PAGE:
What can NFL QBR and Passer Rating tell us about how we measure employee performance in the business world? A lot, actually.
Several years ago, the NFL released the a new formula for measuring Quarterback performance. Dubbed QBR (Quarterback Rating, in case that really required clarification), the metric was supposed to be a new twist on an old formula that gave more accurate indications about how a Quarterback performed in a given game and over the course of a season.
Let's drill into what advanced metrics like QBR can tell us about measuringsSales personnel.
Evaluating Sales Performance: QBR or Passer Rating
The hallmark of NFL Passer Rating, despite the nuanced algorithms behind it, is clarity. As the NFL's website attests(don't be confused by the QBR title, it is explicitly discussing Passer Rating), Passer Rating is scored by measuring benchmarks. Relevant benchmarks include completion percentage, yards per attempt, touchdown pass percentage, and interception percentage.
In essence, the NFL takes these performance benchmarks, weights them, then scores Quarterbacks based on whether they've fallen short, hit, or exceeded each benchmark.
The system works. In an impassioned defense of Passer Rating over QBR, Sports Illustrated columnist Kerry Byrne wrote the following:
"You cannot be a smart football analyst and dismiss passer rating. In fact, it's impossible to look at the incredible correlation of victory to passer rating and then dismiss it. [...] Few, if any, are more indicative of wins and losses than passer rating. Teams that posted a higher passer rating went 203-53 (.793) in 2010 and an incredible 151-29 (.839) after Week 5."
Ideal numbers. As in sales contests, you want the sales metrics you are measuring to reflect the likelihood of success. With Passer Rating, the NFL seems to have found a formula that gives great indication to a team's likelihood of succeeding based on Quarterback performance.
Evaluating Sales Performance: Quarterback Rating
In contast, QBR proves evocative of how to inefficiently and ineffectively measure performance. Namely, over-analyze irrelevant performance metrics, use a measurement system that is not forthcoming in its evaluation mechanisms, and improperly weight the metrics you value.
For a classic scenario of QBR meltdown, let's look at the 2011 season Week 5 performances of Tim Tebow and Aaron Rodgers. Here are the facts that gave rise to QBR infamy.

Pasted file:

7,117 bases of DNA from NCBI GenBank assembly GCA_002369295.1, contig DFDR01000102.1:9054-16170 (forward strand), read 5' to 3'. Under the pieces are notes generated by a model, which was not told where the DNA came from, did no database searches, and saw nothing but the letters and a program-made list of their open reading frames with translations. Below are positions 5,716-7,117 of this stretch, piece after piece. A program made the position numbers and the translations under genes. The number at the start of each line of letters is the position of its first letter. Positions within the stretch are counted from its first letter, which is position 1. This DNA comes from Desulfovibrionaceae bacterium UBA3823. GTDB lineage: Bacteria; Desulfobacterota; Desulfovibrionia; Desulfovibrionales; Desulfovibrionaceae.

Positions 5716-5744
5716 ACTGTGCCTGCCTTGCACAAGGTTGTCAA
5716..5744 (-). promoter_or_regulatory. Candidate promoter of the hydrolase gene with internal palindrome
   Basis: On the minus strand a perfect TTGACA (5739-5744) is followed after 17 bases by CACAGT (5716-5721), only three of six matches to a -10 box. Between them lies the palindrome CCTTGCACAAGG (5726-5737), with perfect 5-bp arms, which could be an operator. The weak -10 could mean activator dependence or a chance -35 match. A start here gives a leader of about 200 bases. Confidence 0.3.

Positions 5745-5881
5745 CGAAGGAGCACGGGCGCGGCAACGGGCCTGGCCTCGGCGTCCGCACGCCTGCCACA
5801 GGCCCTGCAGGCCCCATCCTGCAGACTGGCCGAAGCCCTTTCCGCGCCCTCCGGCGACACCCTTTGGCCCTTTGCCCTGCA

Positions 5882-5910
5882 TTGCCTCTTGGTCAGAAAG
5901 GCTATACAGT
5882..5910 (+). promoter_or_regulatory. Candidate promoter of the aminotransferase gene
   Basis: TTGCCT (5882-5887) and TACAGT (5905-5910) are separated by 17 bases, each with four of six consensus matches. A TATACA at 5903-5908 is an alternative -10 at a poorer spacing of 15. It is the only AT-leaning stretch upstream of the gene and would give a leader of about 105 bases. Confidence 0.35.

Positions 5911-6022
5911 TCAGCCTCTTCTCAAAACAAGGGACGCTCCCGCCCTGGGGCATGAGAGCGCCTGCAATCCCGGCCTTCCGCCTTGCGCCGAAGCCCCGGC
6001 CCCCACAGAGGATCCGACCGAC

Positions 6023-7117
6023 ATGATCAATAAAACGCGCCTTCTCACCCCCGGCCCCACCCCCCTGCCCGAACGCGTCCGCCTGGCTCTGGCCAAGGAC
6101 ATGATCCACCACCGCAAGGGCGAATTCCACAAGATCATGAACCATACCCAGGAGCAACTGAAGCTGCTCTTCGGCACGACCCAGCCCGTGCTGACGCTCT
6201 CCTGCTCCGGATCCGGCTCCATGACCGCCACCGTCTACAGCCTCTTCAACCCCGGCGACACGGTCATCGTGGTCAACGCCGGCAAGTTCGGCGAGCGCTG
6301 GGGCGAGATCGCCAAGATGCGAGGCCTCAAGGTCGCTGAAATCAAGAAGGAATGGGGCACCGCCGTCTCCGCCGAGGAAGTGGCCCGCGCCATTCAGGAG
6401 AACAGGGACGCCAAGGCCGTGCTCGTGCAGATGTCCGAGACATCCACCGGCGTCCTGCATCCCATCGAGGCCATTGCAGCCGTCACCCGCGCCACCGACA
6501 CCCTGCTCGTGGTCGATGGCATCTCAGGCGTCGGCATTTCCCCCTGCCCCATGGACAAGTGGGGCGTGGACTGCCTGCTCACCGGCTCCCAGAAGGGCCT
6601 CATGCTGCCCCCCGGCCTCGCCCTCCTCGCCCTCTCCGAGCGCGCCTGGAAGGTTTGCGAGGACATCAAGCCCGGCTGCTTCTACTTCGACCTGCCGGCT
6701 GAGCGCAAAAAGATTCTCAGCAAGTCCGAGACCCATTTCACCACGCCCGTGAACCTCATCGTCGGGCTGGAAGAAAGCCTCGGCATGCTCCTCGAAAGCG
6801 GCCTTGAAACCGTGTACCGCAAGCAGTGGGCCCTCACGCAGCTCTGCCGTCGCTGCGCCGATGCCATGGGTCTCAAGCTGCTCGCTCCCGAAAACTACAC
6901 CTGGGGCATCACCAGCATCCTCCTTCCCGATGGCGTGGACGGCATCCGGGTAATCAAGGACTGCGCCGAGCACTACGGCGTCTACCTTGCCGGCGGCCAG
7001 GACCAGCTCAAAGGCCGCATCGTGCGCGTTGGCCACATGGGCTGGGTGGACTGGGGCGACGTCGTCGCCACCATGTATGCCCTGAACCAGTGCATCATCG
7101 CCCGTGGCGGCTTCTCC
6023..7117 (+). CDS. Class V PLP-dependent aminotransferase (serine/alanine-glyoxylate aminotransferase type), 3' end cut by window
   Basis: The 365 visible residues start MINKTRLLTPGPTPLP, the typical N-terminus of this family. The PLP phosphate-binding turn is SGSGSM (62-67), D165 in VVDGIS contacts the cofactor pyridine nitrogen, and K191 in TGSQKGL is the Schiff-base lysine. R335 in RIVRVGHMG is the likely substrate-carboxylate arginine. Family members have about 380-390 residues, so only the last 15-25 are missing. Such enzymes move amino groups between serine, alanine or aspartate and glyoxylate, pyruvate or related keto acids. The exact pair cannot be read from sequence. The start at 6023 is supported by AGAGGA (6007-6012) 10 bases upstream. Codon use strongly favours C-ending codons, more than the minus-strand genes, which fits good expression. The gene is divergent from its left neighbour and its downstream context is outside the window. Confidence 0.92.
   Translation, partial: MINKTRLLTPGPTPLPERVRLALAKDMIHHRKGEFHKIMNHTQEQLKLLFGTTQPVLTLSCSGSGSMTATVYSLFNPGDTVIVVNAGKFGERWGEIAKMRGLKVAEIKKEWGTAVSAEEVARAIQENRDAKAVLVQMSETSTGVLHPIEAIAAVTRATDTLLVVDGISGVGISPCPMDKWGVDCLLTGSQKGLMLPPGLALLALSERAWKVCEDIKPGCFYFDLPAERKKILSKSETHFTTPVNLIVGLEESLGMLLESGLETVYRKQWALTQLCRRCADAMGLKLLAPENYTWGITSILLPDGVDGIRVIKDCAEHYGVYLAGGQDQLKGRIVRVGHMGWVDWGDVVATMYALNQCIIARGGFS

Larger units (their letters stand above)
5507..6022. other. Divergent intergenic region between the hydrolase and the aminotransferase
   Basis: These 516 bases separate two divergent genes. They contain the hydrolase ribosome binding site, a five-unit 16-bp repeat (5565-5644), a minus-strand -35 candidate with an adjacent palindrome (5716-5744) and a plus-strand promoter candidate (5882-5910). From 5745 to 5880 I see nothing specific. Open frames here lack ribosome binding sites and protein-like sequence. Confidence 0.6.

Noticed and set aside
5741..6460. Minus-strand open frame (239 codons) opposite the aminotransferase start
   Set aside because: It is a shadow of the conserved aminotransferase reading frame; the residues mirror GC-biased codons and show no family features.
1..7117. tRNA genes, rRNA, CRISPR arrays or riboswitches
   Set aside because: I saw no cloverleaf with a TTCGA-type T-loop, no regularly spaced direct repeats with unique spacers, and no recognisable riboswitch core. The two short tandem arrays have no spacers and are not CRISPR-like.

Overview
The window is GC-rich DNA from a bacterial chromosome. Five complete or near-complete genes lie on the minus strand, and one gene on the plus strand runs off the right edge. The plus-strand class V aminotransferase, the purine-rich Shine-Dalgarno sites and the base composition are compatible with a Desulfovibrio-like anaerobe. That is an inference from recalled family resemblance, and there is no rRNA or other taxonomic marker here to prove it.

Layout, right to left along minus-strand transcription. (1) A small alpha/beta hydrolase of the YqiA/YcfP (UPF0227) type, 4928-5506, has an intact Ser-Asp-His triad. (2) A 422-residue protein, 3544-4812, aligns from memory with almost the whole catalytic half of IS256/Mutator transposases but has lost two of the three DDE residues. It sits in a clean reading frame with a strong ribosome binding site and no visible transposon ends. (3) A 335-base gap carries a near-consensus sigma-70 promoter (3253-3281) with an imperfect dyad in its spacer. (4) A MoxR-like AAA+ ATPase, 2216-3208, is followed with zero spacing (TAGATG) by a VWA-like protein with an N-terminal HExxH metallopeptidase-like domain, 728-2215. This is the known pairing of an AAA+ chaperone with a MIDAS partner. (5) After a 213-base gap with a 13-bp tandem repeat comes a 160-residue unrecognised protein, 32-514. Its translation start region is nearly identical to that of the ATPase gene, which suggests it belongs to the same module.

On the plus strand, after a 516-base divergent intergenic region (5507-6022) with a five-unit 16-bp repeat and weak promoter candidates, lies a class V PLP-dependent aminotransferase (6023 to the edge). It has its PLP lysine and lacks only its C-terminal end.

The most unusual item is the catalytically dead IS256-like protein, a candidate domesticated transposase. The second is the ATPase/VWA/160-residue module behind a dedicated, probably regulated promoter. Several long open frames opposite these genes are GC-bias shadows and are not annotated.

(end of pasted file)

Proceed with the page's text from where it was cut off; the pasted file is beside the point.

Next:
The Total QBR system gave the Denver Broncos' Tim Tebow a higher rating (83.2) than the Green Bay Packers' Aaron Rodgers (82.1) in their respective contests. Here are the beakdowns of each player's performance:
Rodgers: 26 of 39 passes completed for 396 passing yards. 2 passing touchdowns. 0 interceptions. Green Bay Win.
Tebow: 4 of 10 passes completed for 79 yards. 1 passing touchdown. 6 rushes for 38 yards. 1 rushing touchdown. Denver loss.
Rodgers' take: "I saw the [QBR stats] and chuckled to myself. I played a full game, [Tebow] played the half. He completed four passes, I completed 26. I think it incorporates QB runs as well [...] The weighting of it doesn't make a whole lot of sense."
For what it's worth, Rodgers finished with a Passer Rating 15 points above Tebow.
Applications in Sales Coaching
The Passer Rating-QBR comparison offers several key insights for how you measure employee performance in a sales contest or otherwise.
1) Measure what matters. Find out the sales metrics that are truly relevant to individual performance and measure those. If you are unsure as to what those metrics may be, look at your highest performers and set benchmarks based around what they are hitting, then continuously refine and revamp your measurement process.
2) Strike the balance between complexity and simplicity. Don't oversimplify your measurements. At the same time, it doesn't require 10,000 lines of code to determine how well a Quarterback is performing. Use some degree of advanced metrics when determining how well employees are performing, whether it be conversion rate of calls to deals closed, weekly profit margin, or outbound dials per meeting.
3) Be transparent about how and what you are measuring. When communicating employee performance, obtuseness is your enemy. Make sure that employees possess a clear understanding of their relevant numbers and know where they stand. If I'm a sales rep who puts up an Aaron Rodgers-esque performance, while Tim Tebow gets all the accolades from my manager, you can best believe I'm not long to stay with my company.
Numbers never lie' can be a misnomer if they do not accurately reflect the big picture. Just ask Aaron Rodgers.
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